Maybe at one point, Grandpa would have been able to tell him what those words had meant. He had always seemed knowledgeable in strange things. But Grandpa, though by some miracle alive, had not said two sensical words together since Arwen went up as Offering.
Liam turned away from the pots to the stone pedestal in the center of the room. It was made of the same granite as the Offerings headstones, with a bowl carved out of its top. Its sides were lined with carvings of spirals, reminiscent of the two stones of the Old One. Always in sets of three, always flowing together.
After the Authority Ceremony, Father had lost the little energy he’d had left. But delirious in his last struggle with death, Father had grabbed Liam and muttered three strange words. He had made Liam promise him that when the Light went out, Liam would say those words. Three words that had smelled of the rivers and the mountains and crackled with power. Father could not be calmed until Liam had agreed. Once he had sworn it, Father fell back onto his bed and let out a sigh. The struggle was over. Whatever he was fighting with, he had given in.
Liam had wanted to yell. He had wanted to grab him and shake him and demand that Father explain himself. Why those words? What did they mean? Why, though he didn’t understand them, they didn’t sound foreign either?
Liam had wanted to ask him if he could leave this village behind forever, or if he had to be a Keeper, or why he had been out in the woods that day. But he hadn’t. He had just sat there and listened as his Father let out his last breath.
Liam took a small flask of lantern oil off his belt and poured it into the pedestal’s stone bowl. With the torch he’d carried from the lighthouse, he lit the oil. The blue flames quickly swept around the bowl. It wrapped around the stone like an angry snake and leapt to life. But the blue color was not the only strange thing about the fire of Astrum. The flame would burn impossibly long for the amount of fuel allotted to it. As long as it stayed blue, it could burn forever, not giving off smoke or using the fuel it was reporting to burn. An eternal flame.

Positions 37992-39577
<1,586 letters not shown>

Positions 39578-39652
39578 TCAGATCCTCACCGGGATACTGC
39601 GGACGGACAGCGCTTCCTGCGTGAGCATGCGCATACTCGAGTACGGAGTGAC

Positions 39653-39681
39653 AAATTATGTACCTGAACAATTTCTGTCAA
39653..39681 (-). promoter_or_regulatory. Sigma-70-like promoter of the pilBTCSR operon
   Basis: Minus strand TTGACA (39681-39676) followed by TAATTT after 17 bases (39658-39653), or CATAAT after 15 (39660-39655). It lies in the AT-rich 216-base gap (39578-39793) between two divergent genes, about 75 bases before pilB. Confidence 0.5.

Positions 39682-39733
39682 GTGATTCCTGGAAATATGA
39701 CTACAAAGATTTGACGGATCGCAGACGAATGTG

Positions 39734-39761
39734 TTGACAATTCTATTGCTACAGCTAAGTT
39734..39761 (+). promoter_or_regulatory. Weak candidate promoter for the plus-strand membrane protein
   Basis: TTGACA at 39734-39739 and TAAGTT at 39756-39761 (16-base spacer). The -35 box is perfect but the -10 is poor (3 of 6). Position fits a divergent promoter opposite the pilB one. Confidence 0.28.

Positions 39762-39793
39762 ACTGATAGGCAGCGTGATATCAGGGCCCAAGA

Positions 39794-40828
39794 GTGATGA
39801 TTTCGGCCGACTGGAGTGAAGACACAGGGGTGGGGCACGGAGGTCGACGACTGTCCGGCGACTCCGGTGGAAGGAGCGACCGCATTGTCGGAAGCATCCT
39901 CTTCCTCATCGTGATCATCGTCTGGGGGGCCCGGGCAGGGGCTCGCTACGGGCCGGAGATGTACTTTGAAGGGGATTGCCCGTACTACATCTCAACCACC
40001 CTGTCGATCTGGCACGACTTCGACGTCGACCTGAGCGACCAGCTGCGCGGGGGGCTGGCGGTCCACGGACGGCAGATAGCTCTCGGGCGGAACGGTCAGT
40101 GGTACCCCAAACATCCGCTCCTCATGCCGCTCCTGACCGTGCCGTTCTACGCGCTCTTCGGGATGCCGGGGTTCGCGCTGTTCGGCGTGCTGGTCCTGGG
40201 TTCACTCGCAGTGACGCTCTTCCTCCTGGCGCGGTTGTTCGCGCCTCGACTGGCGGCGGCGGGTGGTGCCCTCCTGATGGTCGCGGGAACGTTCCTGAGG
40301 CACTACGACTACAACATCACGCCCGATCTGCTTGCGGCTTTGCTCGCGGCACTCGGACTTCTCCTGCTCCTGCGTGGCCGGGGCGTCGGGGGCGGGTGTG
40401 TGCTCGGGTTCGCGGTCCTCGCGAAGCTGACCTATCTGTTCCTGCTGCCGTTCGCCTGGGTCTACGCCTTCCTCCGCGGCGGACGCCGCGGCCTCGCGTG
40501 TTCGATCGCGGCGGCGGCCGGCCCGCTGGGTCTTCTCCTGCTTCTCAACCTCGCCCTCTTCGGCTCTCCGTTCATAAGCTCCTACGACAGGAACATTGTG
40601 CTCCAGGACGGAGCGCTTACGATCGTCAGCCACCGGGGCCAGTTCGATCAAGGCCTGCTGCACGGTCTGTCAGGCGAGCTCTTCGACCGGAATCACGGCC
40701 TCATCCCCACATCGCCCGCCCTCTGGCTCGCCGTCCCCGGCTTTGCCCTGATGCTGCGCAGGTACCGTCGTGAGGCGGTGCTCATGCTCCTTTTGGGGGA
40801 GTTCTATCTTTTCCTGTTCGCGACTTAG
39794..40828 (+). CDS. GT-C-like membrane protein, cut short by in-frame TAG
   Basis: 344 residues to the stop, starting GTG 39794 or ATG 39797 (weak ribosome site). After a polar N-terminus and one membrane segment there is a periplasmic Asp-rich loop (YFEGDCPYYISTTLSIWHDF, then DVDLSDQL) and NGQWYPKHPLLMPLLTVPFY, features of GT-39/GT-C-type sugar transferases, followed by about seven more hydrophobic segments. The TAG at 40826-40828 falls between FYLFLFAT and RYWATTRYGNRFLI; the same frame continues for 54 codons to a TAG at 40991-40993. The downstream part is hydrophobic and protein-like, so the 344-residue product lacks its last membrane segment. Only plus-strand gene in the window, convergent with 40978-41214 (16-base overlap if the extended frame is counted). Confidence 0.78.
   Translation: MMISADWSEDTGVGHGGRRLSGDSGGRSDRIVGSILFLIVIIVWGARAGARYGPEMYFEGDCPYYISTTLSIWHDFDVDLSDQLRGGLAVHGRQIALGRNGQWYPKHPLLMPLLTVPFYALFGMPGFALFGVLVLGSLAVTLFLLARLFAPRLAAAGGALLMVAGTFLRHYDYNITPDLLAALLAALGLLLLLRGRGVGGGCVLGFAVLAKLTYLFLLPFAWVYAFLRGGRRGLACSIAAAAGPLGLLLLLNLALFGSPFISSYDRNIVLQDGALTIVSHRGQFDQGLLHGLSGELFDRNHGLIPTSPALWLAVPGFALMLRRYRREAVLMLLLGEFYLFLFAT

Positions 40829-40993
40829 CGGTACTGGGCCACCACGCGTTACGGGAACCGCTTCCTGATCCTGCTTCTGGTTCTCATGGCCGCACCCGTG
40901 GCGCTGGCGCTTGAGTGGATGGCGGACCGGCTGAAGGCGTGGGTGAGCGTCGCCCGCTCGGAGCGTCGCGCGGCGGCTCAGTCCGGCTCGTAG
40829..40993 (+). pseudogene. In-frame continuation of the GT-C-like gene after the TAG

But the Darkness always got into it, so, over the course of weeks, it would become redder and redder and then transform back into normal fire. Unless the Keeper of the Light spoke to the flame or brought it back to its source, it would eventually lose its exceptional light and ability to ward off the Darkness.
As part of the Death Ceremony, the Keeper of the Light must come every day at dawn and light the bowl in the crypt. But then, every night, the Darkness would put it out, and in the morning, the Keeper would come once more. This gentle battle would go on for a full moon cycle until, after thirty days, the sun would rise, and the flame would still be there. The soul of the dead would then finally be safe from its Corruption.
Tomorrow, the light would still be burning, and he would not have to return to the crypt.
Liam watched the fire crackle. He waved his hands through the flames to warm them. Letting the fire lick his fingers just long enough that it didn't burn him. He knew these blue flames well. They had been his family's ally and responsibility for generations.
One month had passed since his fathers death, and he was still no closer to understanding his last words. Those words still echoed in his mind and made him feel a strange sense of foreboding.
"Legus Thu Hume," Liam whispered to himself. As he finished the last syllable, the flame leapt up and roared like a great wind had breathed into its depths. It roared like a lion and shined like the summer sun. The flame's heat and light filled the room, singeing Liam's arm hairs and making his eyes burn. Liam stumbled backward and caught himself on one of the shelves, making the urns clink against each other. But as quickly as it had burst alive, the fire fell back to its place in the bowl.
He took a deep breath and swallowed. "Well, that didn't exactly clear anything up," he said to the empty room.
1. Does this feel like a good follow-up to the prologue? (if you've read it)
2. How do you feel about Liam's state of mind? Pity? Anger? Agreement? Maybe even confusion?
3. Do you think it might have been better to start farther back, like at his dad's funeral, or do you feel this chapter does everything it needs to?